The One Year® Chronological Bible, NKJV (Tyndale, 2013), April 25
Sometimes kindness backfires. It has nothing to do with the one expressing the kindness, but with the one receiving the kindness. This person may have a kindness-receptor flawed by suspicion—ascribing ulterior motives to the benefactor.
That’s exactly what happened with King David and Hanun, “It happened after this that the king of the people of Ammon died, and Hanun his son reigned in his place. Then David said, ‘I will show kindness to Hanun son of Nahash, just as his father showed kindness to me’” (2 Sam. 10:1-2). David sends a delegation to express condolences to Hanun. Instead of receiving David’s delegation for what it is, a welcoming committee meets them, half-shaves their beards, cuts their clothing off at the hips, and sends them back to David in humiliation.
David and Nahash have had a history together. Though the Bible is silent regarding the terms of their friendship, David has been a recipient of Nahash’s kindness and only wishes to express his gratitude toward Nahash’s son. Instead of a kiss on the cheek, he receives a slap in the face.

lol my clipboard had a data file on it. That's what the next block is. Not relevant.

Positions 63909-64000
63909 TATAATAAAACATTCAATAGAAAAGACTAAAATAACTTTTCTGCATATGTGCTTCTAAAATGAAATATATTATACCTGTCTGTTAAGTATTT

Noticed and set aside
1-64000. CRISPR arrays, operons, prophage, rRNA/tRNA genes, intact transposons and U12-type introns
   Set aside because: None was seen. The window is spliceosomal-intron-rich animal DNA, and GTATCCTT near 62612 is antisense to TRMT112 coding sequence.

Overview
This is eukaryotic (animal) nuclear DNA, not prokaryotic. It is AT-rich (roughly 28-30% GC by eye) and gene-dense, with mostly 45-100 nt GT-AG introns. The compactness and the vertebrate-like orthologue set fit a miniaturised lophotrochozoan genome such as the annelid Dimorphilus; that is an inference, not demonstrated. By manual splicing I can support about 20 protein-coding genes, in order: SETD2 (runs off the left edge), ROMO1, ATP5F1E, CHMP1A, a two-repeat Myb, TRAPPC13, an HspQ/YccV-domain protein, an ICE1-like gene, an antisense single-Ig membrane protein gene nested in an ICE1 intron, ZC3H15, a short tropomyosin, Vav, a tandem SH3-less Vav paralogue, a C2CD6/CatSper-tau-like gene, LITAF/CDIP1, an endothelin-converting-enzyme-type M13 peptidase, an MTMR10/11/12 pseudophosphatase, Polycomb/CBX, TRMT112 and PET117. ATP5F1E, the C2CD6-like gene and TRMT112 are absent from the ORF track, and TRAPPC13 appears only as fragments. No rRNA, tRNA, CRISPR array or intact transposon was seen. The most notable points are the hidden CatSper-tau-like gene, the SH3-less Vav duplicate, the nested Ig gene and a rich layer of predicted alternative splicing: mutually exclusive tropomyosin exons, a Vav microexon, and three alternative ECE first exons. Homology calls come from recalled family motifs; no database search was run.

This story reveals several truths about suspicion:
- Suspicion robs one from receiving an intended good. Bacause Hanun listens to the suspicions of his advisors, “Has David not rather sent his servants to you to search the city, to spy it out, and to overthrow it?” (10:3), he does not receive condolence over the death of his father.
- Suspicion humiliates others for the good that they seek to do. Instead of receiving David’s condolence at face value, the Ammonites humiliate David’s delegation. Suspicious people are small-minded people. They misuse their power and authority over others to humiliate them.
- Suspicion reveals a heart of duplicity. Hanun’s advisors ascribe to David their own evil motives. That’s exactly what they would have done, had David’s father died.
- Suspicion creates conflict between friends. David has no fight with Nahash or his son Hanun. A battle ensues where there had been no previous conflict. David sends Joab to attack the Ammonites. Humiliated, the Ammonite army flees from the battlefield (10:7-14).
- Suspicion brings innocent bystanders into the conflict—Hanun invites the Arameans into a conflict that isn’t theirs. This alliance is costly!
Beware of entertaining suspicions about the motives of others. Acts of kindness are often just that—acts of kindness.
Questions from today’s chronological Bible reading (2 Samuel 8:15-10:19;1 Chronicles 6:16-48; 18:14-17; 19:1-19):
David’s confidence in the LORD’s anointing him as Israel’s king overflows in his interaction with Saul’s heirs. What does his treatment of Mephibosheth teach Israel about grace?